(published first at ionarts)
Telemann curiously divides opinions. Some – I among them – find his works uniformly charming and even inspired, others, just uniform. But those who think that Telemann can be boring must not know his Watermusik or his violin concertos. His famous Tafelmusik is admittedly long (it spans almost four hours, uncut) but that, too, has heaps of originality and beauty. Reinhard Goebel and his Musica Antiqua Köln have been some of the foremost and most skilful champions of Telemanns's musical cause. Their previous records were widely hailed for their imaginative and infectious playing, though there are works of Telemann that I prefer over his string concertos. This set of eight flute quartets (for flute, transverse flute, and recorder) is a delight. There have been few mornings lately when I haven't put them on for the sheer enjoyment of it. Only two quartet-variants are repeated on this disc (and then only once), making for six different combinations of instruments. Particularly delightful in combination with the oboe, they have a lively spirit, and if the playing could be bettered, I just can't imagine how. In three and four movements, these works were probably the ones that brought the term ‘quartet’ to music in the first place. They offer beautiful melodies for up to three instruments at a time (with the basso continuo scrubbing away on the bottom) and exemplify mastery of contrapuntal writing. One quartet might be Haendel's and another – the only one written solely for strings – while not novel (such ripieno concerti had been written before) might just be imagined to be a distant precursor to the string quartet. But such dissection is quite unnecessary when the music offers such easy delight. Superficially enjoyable: yes; superficial? no.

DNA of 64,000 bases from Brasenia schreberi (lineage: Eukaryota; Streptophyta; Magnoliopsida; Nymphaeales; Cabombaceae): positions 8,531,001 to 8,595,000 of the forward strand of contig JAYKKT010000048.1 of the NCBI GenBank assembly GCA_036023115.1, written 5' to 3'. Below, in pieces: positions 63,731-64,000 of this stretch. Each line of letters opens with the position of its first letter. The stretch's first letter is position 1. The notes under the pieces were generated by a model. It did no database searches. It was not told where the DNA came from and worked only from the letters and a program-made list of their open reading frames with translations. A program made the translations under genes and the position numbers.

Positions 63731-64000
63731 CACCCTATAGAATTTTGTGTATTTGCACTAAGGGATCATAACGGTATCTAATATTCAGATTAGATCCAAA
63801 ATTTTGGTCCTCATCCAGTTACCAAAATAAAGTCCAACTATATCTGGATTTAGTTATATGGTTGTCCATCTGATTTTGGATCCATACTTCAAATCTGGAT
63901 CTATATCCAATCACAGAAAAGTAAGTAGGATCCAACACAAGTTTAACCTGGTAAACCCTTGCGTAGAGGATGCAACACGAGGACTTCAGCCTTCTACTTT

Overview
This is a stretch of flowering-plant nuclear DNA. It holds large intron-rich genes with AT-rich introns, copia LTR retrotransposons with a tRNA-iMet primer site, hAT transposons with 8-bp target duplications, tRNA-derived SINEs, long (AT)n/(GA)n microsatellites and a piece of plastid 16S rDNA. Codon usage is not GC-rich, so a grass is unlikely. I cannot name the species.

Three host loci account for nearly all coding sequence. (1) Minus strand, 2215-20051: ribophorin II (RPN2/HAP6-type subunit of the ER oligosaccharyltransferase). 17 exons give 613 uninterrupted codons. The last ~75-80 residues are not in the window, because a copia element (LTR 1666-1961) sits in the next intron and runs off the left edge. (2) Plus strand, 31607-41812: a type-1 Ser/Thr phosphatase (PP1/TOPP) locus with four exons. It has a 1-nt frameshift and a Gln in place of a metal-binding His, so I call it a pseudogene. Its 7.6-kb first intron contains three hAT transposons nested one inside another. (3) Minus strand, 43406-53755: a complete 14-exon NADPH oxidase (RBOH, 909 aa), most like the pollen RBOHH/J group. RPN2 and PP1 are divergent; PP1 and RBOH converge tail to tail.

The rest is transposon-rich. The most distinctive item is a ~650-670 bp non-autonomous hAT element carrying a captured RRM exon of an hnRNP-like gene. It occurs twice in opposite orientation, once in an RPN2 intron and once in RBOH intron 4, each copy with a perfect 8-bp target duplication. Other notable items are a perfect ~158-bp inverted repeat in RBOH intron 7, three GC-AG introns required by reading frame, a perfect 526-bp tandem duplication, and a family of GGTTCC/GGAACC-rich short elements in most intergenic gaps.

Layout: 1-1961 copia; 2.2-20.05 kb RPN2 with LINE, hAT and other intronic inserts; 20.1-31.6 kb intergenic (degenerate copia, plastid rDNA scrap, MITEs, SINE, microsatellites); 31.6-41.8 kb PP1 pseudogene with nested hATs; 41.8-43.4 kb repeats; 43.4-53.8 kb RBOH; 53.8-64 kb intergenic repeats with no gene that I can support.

G. Ph. Telemann, Flute Quartets, Musica Antiqua Köln, R. Goebel